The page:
# Math stumper

• 11-07-2005
durban
Math stumper
Here's a little math problem for yall. I need to find out how to get a perpenticular line from a given line in 3D Space. So for example: (2x, 0y, 4z) --- (4x, 0y, 4z)...how would you find the line perpendicular to that one at either of those points? What if the line was diagonal? (2x, 0y, 4z) --- (8x, 2y, 3z)?
• 11-07-2005
SlyMaelstrom
I'm not sure how you would get a 3D perpendicular. Would that be a line that somehow creates right angles to the other line from every possible direction from the intersection?

Think of a three demensional plane. Are you considering the X and Y axis to be perpendicular or the Y and Z axis?
• 11-07-2005
SlyMaelstrom
I guess I would say, do it the same way you do a two demensional line. Get the slopes of the three dimensional line and get the negetive reciprocals.

Edit: Here is some interesting stuff I found.
http://mathforum.org/library/drmath/view/53036.html
• 11-07-2005
durban
Ok, think of this... | = plane --> = plane normal X = Position I need to find

|X
|
|------->
|
|X

How would I find X from the plane normal if the normal is thought to be in the direct center of the plane. For this example, adding or subtracting from the y value would be the answer, but what if the plane is diagonal? You would have to add/subtract from x, y, & z to get a correct perpenticular point.
• 11-07-2005
Barnzey
I can tell you how to check if 2 lines are perpendicular:

If line 1 is a, and line 2 is b then to check you need to know the eqn:

a.b =|a||b|cos(theta)

where theta is the angle between them, but if they are perpendicular then theta = 0, so basically a.b = 0 where a.b is the scalar product.
• 11-07-2005
Thantos
At a given point in 3 Space there are infintely many perpendicular lines. So the question becomes which one do you want?

If you just want any perpendicular line then you can use vectors to get one. Just take the vector between your two points [ex: (2x, 0y, 4z) --- (4x, 0y, 4z) gives the vector (2, 0, 0)] and cross it with any other vector [lets go with (1,0,0)]. That'll give you a vector that is orthogonal to both vectors. From that you can derive the equation of the line.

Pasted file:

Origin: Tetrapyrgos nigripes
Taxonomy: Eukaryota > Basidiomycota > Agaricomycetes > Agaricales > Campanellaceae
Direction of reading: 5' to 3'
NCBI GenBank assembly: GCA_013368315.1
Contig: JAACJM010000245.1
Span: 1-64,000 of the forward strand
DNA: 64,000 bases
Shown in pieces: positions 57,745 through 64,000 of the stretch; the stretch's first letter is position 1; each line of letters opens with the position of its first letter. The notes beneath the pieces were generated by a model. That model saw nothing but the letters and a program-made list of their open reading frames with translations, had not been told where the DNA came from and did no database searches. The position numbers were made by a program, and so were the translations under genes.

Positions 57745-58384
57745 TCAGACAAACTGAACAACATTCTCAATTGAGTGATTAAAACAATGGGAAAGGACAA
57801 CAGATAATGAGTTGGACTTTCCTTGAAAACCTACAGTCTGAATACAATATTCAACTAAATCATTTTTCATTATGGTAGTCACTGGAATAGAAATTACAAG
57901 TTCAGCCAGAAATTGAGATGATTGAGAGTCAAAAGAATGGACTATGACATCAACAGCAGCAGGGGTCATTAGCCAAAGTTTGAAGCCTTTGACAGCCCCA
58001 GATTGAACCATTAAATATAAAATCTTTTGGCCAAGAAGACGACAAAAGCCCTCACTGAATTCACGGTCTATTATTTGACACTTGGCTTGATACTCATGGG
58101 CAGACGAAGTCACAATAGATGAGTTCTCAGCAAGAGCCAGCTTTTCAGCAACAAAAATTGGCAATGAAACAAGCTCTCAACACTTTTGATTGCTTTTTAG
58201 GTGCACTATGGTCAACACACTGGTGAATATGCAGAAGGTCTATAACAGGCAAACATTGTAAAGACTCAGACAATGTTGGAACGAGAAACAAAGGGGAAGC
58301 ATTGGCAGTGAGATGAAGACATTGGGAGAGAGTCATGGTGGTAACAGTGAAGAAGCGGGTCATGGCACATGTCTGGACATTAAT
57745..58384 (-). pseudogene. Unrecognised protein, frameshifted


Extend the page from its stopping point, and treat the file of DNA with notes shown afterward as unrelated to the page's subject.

Quote:

Ok, think of this... | = plane --> = plane normal X = Position I need to find

|X
|
|------->
|
|X

How would I find X from the plane normal if the normal is thought to be in the direct center of the plane. For this example, adding or subtracting from the y value would be the answer, but what if the plane is diagonal? You would have to add/subtract from x, y, & z to get a correct perpenticular point.
Ok so we know that Ax + By + Cz + D = 0 is the standard equation for a plane. Given that we know that the vector (A, B, C) is the normal vector for the plane.

However your picture makes little sense when applied to an actual plane since there are infinatly many directions you can go from any point on that plane. So the questioin would be which direction do you want to go?

Of assistance might be the distance formula:
d = sqrt ( x^2 + y^2 + z^2 )
• 11-07-2005
durban
```Vec3 start = (0.0, 0.0, 0.0); end = (5.0, 4.0, 5.0); Vec3 DirUp; if( end >=start )     DirUp = end-start; else     DirUp = start-end; Vec3 theCross = (1.0, 0.0, 0.0);  // Would this always work??? Vec3 Axis1 = CrossProduct(DirUp, theCross);  // Perpendicular to DirUp and theCross..great```